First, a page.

Honda, BMW, and Triumph make clean running machines. Triumph is the only one making machines similar to the traditions of the 1950s. Nevertheless the motorcycle for Honda was a stepping stone to better things. The BMW is a high priced luxury machine, so only Triumph offers a classic style.

I have no affection for the old Triumphs. I am pleased that the new Triumph exists, but some of their machines are oversized and some are frankly ridiculous.

In the context that the Japanese are not very interested in motorcycles... I applaud them for being so. It is not due to a lack of testosterone. It is due to a higher level of intelligence and practicality.

1 ( +1 / -0 )

I got to test-ride a lot of Bikes from an ariel square 4 to a vincent black shadow.

The Rikuo Bikes impressed (made under harley licence).

But still can't touch a modern japanese choppers(talking 30yrs now). Quick and nimble, same as I saw in the new triumphs.

0 ( +0 / -0 )

The W650 Meguro, later Kawasaki, was superior to the BSA 650 which it appeared to be a copy of, and was sold by BSA as their own product just before the UK government pulled the plug on their 8 million pounds a year losses.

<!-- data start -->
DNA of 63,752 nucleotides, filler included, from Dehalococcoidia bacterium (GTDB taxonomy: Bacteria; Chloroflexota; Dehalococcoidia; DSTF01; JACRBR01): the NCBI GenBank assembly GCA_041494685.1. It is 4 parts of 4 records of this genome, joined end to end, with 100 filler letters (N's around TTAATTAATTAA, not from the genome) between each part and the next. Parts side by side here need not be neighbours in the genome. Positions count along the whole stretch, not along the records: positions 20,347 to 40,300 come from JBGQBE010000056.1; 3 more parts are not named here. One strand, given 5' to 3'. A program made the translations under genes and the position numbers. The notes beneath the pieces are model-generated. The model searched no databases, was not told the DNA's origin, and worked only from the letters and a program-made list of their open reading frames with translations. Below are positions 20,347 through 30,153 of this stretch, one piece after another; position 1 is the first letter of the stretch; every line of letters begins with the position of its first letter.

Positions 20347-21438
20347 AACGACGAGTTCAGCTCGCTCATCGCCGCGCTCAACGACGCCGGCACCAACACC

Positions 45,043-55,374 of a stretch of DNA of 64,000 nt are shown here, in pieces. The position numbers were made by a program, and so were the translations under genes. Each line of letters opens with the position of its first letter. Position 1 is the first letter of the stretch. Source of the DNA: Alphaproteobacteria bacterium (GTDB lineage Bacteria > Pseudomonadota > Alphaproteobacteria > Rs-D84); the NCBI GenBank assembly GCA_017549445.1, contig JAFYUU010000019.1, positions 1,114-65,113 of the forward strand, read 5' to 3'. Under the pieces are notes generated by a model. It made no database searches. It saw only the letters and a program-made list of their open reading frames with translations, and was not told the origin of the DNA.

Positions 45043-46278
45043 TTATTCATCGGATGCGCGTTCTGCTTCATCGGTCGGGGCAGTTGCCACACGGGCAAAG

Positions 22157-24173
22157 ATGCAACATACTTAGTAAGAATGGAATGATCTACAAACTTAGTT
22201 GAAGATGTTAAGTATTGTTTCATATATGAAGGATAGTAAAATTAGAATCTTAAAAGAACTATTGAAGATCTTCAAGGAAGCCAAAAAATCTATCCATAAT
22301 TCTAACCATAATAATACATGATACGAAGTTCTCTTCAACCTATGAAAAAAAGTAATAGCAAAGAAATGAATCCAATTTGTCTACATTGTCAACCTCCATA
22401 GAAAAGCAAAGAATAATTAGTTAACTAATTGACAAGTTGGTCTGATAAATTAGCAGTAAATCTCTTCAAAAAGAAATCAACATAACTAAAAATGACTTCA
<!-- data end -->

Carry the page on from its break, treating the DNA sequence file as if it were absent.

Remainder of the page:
Triumph/BSA complained to their government and wanted an import tariff on the CB750 because it sold retail for less than they could make their three cylinder 750 for.

The 1959 650cc Triumph Bonneville was noted for it's handling since it weighed only 398 lbs. and had 46 hp. The 1969 Honda CB750 weighed 550 lbs, handled better, costs less, topped 125 mph.

After Bettmann founded the UK based Triumph he also created a German one in Nuremburg. That company was rolled into Adler in the 50s and now makes office equipment.

0 ( +0 / -0 )

It's ME you are a lucky guy, my friend had an Ariel Square Four back in the 70's what an awesome machine, never ever seen another one.

-2 ( +0 / -2 )

I was fortunate to get to know and spend some time with Bud Ekins about 10 years ago. He was a man who lived in real life the image that McQueen progected in films. One of the great moments in my life.

1 ( +1 / -0 )